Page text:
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Flash Review 1, 3-17: Sinister Slapstick
Rubbing Up Against Garfield at the Y

By Chris Dohse
Copyright 2000 Chris Dohse

Keely Garfield's choreography celebrates the oddness and awkwardness of the human body, the parts behind, next to or beneath that get caught or hooked or rubbed by others. Her program at the 92nd Street Y's Playhouse 91, seen Thursday and the first of this season's Harkness Dance Project, features finely honed duets that show just how much a dancer can accomplish with her tongue in her cheek.

"My Sister Was a Refugee" offers two pig-tailed kewpies, Rachel Lynch-John and Lisa Townsend, manipulating and bullying each other through a game of Twister. Too few phrases are repeated too many times in this work-in-progress version, and the relentlessly arch tone strikes too few notes, while the crooning of Patsy Cline and Kitty Wells provides just the right mixture of complexly funny and sad.

Two premieres revel in a similar deadpan snicker-snack. Garfield finds a point between hilarity and despair and slams the pedal to the metal. Dancers become corrupt puppets, cavorting to the plink plonk of a sideshow spiel (tunes performed live by Phillip Johnston and the Transparent Quartet lend a mood of the careening Carnivalesque). A gesture's energy sometimes gets stuck before being allowed its full extension, or abrades a partner's available surface. Lawrence Goldhuber partners Garfield in "Past Caring": a peculiar Punch and Judy wooing each other with sleight-of-hand.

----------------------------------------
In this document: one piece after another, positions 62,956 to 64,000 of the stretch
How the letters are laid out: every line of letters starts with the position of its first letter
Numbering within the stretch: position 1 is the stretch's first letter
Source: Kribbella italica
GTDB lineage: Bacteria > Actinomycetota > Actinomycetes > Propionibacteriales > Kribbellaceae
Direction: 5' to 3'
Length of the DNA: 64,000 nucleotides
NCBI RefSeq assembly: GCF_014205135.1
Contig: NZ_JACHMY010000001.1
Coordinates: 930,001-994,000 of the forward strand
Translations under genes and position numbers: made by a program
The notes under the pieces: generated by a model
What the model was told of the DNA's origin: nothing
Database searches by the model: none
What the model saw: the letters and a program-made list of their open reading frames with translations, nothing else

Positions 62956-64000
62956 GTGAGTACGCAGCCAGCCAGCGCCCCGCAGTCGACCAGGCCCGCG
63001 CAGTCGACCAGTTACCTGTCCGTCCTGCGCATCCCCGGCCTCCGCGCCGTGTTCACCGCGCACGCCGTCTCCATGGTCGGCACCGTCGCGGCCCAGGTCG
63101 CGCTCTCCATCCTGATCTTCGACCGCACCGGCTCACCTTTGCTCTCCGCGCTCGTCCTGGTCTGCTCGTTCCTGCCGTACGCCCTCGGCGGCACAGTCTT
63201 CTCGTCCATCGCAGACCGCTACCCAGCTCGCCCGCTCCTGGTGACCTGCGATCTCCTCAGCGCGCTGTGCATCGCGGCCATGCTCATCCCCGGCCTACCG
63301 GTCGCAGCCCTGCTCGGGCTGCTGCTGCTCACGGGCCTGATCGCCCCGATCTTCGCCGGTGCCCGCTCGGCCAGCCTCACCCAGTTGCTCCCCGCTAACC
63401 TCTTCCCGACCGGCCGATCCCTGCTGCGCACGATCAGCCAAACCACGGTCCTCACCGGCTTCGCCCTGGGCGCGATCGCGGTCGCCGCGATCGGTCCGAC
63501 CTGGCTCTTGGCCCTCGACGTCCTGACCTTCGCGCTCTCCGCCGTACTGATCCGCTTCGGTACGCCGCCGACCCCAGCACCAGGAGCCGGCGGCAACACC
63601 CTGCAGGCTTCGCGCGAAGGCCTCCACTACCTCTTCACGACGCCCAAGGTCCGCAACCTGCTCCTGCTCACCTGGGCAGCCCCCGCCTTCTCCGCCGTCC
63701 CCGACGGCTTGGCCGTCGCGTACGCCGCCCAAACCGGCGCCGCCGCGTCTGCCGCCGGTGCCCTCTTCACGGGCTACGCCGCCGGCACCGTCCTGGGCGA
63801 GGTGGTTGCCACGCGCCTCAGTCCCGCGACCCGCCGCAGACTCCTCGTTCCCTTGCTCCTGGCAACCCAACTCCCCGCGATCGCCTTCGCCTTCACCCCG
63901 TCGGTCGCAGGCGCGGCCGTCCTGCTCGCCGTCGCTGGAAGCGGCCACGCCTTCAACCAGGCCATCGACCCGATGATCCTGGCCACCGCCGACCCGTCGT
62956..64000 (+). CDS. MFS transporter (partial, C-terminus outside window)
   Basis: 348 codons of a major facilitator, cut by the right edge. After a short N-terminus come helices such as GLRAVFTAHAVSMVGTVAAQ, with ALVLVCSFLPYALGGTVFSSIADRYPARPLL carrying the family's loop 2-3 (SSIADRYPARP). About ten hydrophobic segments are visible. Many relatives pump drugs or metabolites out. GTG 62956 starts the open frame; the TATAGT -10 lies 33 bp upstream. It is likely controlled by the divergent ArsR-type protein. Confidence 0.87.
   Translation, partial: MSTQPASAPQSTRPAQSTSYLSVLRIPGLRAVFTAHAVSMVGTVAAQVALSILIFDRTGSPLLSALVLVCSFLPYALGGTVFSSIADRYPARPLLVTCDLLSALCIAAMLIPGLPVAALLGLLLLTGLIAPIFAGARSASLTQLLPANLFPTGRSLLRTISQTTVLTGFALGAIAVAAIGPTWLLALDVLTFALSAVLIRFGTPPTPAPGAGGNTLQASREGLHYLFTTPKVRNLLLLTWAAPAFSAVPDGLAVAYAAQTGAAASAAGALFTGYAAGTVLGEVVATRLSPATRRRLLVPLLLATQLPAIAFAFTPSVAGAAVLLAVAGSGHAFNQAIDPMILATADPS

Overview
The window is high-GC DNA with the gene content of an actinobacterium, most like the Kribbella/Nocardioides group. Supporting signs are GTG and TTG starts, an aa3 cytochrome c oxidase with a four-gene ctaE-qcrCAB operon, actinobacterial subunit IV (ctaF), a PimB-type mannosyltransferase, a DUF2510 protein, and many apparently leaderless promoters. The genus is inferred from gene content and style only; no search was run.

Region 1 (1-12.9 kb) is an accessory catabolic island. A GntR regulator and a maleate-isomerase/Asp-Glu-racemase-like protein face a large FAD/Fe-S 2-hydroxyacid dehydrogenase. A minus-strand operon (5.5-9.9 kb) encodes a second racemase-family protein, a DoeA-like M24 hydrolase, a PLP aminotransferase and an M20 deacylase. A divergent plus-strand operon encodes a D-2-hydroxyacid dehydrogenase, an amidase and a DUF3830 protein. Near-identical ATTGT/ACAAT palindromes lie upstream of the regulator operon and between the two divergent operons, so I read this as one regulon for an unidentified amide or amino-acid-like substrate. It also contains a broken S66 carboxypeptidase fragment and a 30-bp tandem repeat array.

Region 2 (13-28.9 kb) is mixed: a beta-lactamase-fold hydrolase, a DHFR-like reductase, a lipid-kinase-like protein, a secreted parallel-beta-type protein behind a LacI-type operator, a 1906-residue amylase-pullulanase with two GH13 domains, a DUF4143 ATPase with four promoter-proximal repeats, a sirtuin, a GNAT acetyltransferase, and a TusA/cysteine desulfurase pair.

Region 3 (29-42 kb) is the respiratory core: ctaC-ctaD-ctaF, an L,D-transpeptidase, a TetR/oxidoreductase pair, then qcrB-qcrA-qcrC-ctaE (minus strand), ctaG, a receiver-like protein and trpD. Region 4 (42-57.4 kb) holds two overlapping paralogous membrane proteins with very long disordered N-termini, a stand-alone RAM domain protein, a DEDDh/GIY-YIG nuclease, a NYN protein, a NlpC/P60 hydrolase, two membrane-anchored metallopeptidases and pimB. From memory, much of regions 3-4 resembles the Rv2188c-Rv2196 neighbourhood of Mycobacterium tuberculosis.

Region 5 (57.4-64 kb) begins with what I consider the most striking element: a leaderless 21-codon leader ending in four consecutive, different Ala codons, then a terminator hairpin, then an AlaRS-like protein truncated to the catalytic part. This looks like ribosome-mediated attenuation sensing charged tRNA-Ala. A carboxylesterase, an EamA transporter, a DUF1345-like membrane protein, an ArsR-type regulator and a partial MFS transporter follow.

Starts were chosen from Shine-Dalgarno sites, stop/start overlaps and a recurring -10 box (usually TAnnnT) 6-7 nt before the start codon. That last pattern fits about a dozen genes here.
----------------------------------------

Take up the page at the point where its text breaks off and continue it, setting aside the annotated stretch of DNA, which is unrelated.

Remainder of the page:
"Rub Me the Wrong Way" multiplies the possibilities for intertwining into a quartet, and into a greasier, stinkier vocabulary of pinches, slaps and tickles. In this piece the studied cool of the rest of the material heats up. The continuum between farce and melodrama gets stretched, the dancers sweat more and eat more space (not to mention each others' hands and fingers whenever they can), and Garfield's vision comes more fully to life.

Keely Garfield's Sinister Slapstick repeats Saturday at 8 and Sunday at 5 p.m.

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